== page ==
Breaking News Regarding the Therapeutic Shoe Program!
On November 5th, 2020, the DME MACs released two joint publications detailing expansion of the roles of Nurse Practitioners (NP) and Physician Assistants (PA) in certifying therapeutic shoes and inserts for beneficiaries. CMS is utilizing its authority under the soon-to-be-launched Primary Care First (PCF) model to waive Social Security Act 1861(s)(12), the section which requires that an MD or DO only, is permitted to certify therapeutic shoes and inserts for beneficiaries.
The articles summarize the expanded role of NPs who are participating in the Centers for Medicare and Medicaid’s PCF Model Demonstration project in 26 designated regions in the USA and the expanded role of NPs and PA’s who are practicing “incident to” a supervising physician’s authority. In the 26 selected regions, NPs who are participating in the PCF demonstration are eligible to serve as Certifying Physicians for therapeutic shoes and inserts effective Jan 1st, 2021 through December 31, 2125. Other NPs and PA’s are also eligible if practicing “incident to” a supervising physician and all the following criteria are met:
1. The supervising physician has documented in the medical record that the patient is diabetic and has been, and continues to provide the patient follow-up under a comprehensive management program of that condition, and,
2. The NP or PA certifies that the provision of the therapeutic shoes is part of the comprehensive treatment plan being provided to the patient; and,
3. The supervising physician must review and verify (sign and date) all of the NP or PA notes in the medical record pertaining to the provision of the therapeutic shoes and inserts, acknowledging their agreement with the actions of the NP or PA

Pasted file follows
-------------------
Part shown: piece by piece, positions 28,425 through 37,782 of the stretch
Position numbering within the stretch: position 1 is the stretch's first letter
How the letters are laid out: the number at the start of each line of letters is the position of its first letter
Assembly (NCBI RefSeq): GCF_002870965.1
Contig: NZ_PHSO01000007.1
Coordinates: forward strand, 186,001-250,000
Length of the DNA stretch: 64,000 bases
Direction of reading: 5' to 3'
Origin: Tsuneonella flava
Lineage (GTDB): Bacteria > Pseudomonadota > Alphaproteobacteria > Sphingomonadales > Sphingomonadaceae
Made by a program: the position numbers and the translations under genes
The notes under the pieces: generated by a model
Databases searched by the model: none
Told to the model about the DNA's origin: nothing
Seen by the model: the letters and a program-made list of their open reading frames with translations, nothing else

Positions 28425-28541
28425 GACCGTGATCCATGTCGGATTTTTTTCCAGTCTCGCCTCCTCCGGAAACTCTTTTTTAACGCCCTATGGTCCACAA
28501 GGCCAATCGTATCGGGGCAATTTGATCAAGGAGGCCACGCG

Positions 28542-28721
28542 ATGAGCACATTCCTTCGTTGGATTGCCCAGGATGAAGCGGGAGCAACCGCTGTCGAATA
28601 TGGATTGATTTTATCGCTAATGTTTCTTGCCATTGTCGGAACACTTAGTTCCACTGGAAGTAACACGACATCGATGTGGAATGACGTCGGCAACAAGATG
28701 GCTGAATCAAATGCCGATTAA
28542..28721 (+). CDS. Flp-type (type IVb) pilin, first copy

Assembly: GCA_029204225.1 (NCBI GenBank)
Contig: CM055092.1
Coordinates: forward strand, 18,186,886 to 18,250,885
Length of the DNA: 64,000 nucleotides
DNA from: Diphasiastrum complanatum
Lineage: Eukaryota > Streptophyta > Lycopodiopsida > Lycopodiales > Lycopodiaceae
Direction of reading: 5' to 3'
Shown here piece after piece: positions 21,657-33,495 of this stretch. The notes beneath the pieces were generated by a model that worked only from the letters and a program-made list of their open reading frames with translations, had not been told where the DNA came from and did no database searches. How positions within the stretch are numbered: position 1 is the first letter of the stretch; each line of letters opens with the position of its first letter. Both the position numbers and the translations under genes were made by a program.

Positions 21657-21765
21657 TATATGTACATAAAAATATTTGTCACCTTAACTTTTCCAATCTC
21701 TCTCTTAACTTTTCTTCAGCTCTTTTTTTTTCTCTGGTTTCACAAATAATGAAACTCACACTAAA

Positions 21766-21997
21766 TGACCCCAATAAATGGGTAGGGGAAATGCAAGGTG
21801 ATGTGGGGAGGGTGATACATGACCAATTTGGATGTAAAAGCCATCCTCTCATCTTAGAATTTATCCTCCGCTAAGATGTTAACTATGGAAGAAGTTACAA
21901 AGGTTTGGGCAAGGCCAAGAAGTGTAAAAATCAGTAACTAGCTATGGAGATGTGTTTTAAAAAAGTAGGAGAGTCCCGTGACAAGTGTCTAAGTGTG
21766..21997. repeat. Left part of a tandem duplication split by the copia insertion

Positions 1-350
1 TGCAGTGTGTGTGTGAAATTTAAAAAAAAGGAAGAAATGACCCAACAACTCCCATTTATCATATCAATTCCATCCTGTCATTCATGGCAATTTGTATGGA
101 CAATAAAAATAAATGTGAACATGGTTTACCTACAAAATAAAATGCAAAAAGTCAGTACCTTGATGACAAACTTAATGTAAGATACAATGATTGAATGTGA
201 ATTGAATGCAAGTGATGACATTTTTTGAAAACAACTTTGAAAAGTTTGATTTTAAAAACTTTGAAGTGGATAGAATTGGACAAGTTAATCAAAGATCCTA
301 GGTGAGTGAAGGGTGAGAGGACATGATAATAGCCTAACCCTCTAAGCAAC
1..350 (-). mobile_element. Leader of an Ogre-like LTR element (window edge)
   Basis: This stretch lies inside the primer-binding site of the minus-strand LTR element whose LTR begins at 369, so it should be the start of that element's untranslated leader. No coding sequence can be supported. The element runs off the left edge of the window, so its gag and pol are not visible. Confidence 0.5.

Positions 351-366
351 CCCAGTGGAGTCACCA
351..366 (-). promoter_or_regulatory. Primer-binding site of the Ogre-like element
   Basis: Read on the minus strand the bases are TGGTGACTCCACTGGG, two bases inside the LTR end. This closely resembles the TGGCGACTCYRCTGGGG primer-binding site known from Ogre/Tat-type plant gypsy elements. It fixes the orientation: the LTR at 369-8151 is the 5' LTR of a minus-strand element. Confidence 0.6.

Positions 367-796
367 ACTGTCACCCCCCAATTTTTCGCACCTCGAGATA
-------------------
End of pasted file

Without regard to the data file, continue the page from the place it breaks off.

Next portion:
NPs who are practicing independently and bill under their own NPI in certain states may be eligible if enrolled in the PCF Model.
Although additional information is forthcoming, podiatry practices should ensure compliance of course.
For criteria #1, while it is not required to have specific wording that the supervising physician has already documented the diabetes in the past and continues to provide follow up, it’s not a bad idea to confirm that the patient has been examined by the supervising MD or DO at least once.
For criteria #3, supervising physicians who are now permitted to co-sign in-person or telehealth exams performed by NP or PA’s in their own practices, must use wording that they “agree” or “concur” with the exam and actions of the provider, then sign and date.
Claims for NPs and PA’s who are practicing “incident to” in primary practices are submitted as if the physician personally performed the service. The NPs and PA’s are not listed on their claims.
This is great move by CMS, and great news for podiatrists and their diabetic patients who need therapeutic shoes and inserts, especially those who are being treated by NPs or PAs in primary care practices. The PCF demonstration model was initiated to place more emphasis on improving beneficiary care by reducing administrative burdens and providing greater flexibility to primary practices. For diabetics, the lifetime risk to develop a foot ulcer is 34%, with more than 50% of those ulcers becoming infected. Eliminating obstacles that may delay or prevent diabetic patients from receiving their diabetic shoes and inserts each year, is a big step in the right direction.
Below are the links to the two policy articles:
Medicare Compliance Officer Dia-Foot